So this is the problem that has led to today that all of these actions to keep religious schools out or to keep religious schools from having a prayer in the morning for kids start their day, all of this activity is rooted in the worst of humanity. It’s rooted in the worst of how we discriminate against each other and how we get angry with each other. If somebody else believes something different than I do, that they’re bad, they’re wrong, they have to be stopped somehow. It’s all rooted in that. It couldn’t be a worse thing to affect education. Education should have no part of any of this.
Jennifer Wagner: And it’s a stark reminder that so many people have this myth that somehow our traditional public school system, as we know it today, is rooted in that secular, inclusive, all those words that get used and you don’t have to go back very far in history to the time of Blaine Amendments to find out that, no, in fact it was a religiously based, or at least based on one type of religion. And the reason that they kicked everyone else out, predominantly the Catholics, is because of what you just said. We can only believe the things that we believe, and we don’t want to let other people have their beliefs. And so now we have the system that we have today. Anyway, very frustrating, but hopefully, knock on wood, fingers crossed, your hard work on this brief and our continued legal efforts will be successful and the Supreme Court will take up this case.
Leslie Hiner: Well, I sure hope they do. People might want to take a look at the Clarence Thomas concurring opinion in the Espinoza case where he talked a little bit about the establishment clause and the need for the court to go a little further and really talking about the First Amendment. It’s really great reading and you don’t have to be a lawyer to read it and really enjoy reading it. This is an issue that’s really important, I think, for all of us.
So, the timing now on this case is this, the court will take a look at this case on April the First, but the court has also requested the State of Maine to file a response to this request by April 21. So, I don’t think that the court is going to take any action on the case until after they receive some kind of a responsive filing from the state of Maine. So, I would say maybe in May, we will see some direction from the U.S. Supreme Court, and hopefully they’ll agree to take this case. And then we can really fully vet this issue. I think it’s one that will bring together all sides of the argument on the establishment clause. And again, this is really big for the First Amendment and religious liberty. So I strongly encourage everyone to follow what’s happening with this case.
Jennifer Wagner: Yeah. And for those who are not familiar with our website, it’s edchoice.org, and you can find both of these briefs from Tennessee and the Maine brief of the Supreme Court on our website. I would be remiss in our waning minutes here if I didn’t ask you, Leslie, if you’ve got other states, cases on the horizon. I know we’ve got a lot of legislative activity happening right now, which is fantastic. We’ve had ESA programs introduced in more than 20 states. But of course, every time we get one of those where we need it to be passed and signed into law, then we get legal challenges. So just curious if there’s anything else on your radar right now that our listeners should know about?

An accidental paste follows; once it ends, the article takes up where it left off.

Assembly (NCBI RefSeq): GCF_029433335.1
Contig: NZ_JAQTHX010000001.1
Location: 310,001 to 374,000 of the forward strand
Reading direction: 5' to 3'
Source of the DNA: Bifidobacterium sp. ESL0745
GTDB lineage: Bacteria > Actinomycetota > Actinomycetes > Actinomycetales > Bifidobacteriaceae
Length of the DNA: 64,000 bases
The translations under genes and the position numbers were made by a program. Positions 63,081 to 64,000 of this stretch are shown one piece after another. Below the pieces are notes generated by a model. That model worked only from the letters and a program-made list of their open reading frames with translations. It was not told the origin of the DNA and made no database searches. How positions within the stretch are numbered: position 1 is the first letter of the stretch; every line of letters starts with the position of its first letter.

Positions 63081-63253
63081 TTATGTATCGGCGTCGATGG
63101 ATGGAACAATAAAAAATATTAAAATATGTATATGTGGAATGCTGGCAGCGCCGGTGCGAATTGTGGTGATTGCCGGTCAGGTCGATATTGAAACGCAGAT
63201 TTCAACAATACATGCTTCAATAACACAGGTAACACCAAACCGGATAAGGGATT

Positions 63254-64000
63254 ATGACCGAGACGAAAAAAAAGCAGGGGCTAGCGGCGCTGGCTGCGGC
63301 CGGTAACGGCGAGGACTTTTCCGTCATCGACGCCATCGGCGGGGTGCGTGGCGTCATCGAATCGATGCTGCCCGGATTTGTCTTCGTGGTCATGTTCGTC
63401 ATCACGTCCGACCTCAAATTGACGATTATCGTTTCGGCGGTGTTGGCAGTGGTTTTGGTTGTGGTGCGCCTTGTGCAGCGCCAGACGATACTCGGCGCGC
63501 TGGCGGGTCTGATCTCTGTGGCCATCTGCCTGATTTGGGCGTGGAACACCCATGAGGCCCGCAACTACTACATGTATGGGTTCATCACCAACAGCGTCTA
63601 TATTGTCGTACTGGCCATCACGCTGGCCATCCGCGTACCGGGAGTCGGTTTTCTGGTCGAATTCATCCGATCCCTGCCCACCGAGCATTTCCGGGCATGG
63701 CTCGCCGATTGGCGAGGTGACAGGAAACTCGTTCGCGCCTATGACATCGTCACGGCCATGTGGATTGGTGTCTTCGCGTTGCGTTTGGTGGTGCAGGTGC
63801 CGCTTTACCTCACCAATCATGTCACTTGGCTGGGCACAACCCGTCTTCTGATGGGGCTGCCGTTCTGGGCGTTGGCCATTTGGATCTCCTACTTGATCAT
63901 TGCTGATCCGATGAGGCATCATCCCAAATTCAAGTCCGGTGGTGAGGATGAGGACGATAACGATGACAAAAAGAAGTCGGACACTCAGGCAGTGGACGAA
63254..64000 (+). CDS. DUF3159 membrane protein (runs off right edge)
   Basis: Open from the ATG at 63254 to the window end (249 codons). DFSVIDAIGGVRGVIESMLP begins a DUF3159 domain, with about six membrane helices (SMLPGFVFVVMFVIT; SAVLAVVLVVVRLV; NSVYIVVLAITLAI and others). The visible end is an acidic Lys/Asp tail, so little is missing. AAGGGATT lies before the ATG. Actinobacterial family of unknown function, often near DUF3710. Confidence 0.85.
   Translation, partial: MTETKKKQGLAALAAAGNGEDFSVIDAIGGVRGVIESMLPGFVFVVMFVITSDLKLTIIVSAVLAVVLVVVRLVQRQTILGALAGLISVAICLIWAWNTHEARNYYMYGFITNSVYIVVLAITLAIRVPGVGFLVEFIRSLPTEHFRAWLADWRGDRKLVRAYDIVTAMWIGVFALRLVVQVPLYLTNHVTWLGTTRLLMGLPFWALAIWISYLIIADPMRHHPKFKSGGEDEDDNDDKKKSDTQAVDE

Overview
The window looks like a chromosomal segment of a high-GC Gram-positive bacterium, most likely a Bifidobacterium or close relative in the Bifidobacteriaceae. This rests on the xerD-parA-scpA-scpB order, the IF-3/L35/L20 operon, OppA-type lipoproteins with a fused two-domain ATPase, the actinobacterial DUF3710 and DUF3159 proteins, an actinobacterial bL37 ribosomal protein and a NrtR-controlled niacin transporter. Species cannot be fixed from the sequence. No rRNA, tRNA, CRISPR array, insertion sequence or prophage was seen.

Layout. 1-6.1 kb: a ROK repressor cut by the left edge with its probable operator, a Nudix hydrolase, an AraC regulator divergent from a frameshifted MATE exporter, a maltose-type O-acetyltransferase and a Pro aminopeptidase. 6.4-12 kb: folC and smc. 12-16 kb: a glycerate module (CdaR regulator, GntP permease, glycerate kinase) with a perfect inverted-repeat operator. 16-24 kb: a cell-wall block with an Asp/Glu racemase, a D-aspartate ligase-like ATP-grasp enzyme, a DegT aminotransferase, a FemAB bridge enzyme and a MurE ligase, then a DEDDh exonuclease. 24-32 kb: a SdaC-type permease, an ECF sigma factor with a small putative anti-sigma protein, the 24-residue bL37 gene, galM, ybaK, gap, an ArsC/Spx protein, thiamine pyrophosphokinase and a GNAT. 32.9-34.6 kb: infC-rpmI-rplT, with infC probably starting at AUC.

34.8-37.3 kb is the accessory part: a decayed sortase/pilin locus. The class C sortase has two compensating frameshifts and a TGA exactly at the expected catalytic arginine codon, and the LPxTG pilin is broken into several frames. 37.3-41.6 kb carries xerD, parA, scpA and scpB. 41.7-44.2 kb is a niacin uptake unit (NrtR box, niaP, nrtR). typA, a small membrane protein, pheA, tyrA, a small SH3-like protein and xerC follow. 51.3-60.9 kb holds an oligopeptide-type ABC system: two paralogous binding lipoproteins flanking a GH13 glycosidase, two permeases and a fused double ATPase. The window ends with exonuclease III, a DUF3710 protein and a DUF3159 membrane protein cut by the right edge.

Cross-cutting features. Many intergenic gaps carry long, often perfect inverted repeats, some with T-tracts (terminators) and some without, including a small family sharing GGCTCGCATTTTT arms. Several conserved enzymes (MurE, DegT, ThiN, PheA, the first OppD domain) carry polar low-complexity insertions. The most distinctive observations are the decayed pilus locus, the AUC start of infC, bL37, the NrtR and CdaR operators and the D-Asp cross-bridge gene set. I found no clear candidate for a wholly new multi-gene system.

Leslie Hiner: There are some cases in Nevada and in North Carolina, for example, but they are somewhat delayed at this time. And there’ve been a lot of threats in public testimony by people who don’t like parents to be empowered with educational choice for their own kids, say, “Well, if you do this, we’ll sue you.” So we’ll see. There were threats for litigation in Ohio and Florida that have not emerged after a couple years. But they’re currently threats again in poor Montana. Of course, Montana has proven they’re up to the challenge. If anybody wants to challenge them, they’ll stand up to it, which is great. Also in West Virginia, a couple of different places. So whether the threats are just threats, trying to intimidate people or whether they come to fruition, we’ll see. But if they do come to fruition, we’ll be there to fight for parents and their right to do what they need to do for their kids and their education.
Jennifer Wagner: Yep. It’s a little bit of job security, knowing that the more we win, the more people challenge those victories, because there’s a lot of folks out there for whom the status quo is okay, is what they believe in. And little by little, over time, we are successfully shattering that on behalf of families. So I commend you, as always Leslie, for the good work that you’re doing over there in the LDEC, if you will, the Legal Defense and Education Center. And we will check in with you probably in about another month for updates on some of those cases you mentioned here at the end, and to see where things are in Tennessee and Maine.
Leslie Hiner: That’s great, Jen. Always enjoy talking with you.
Jennifer Wagner: Likewise. On behalf of all of us here at EdChoice, I’m Jennifer Wagner and thanks for listening.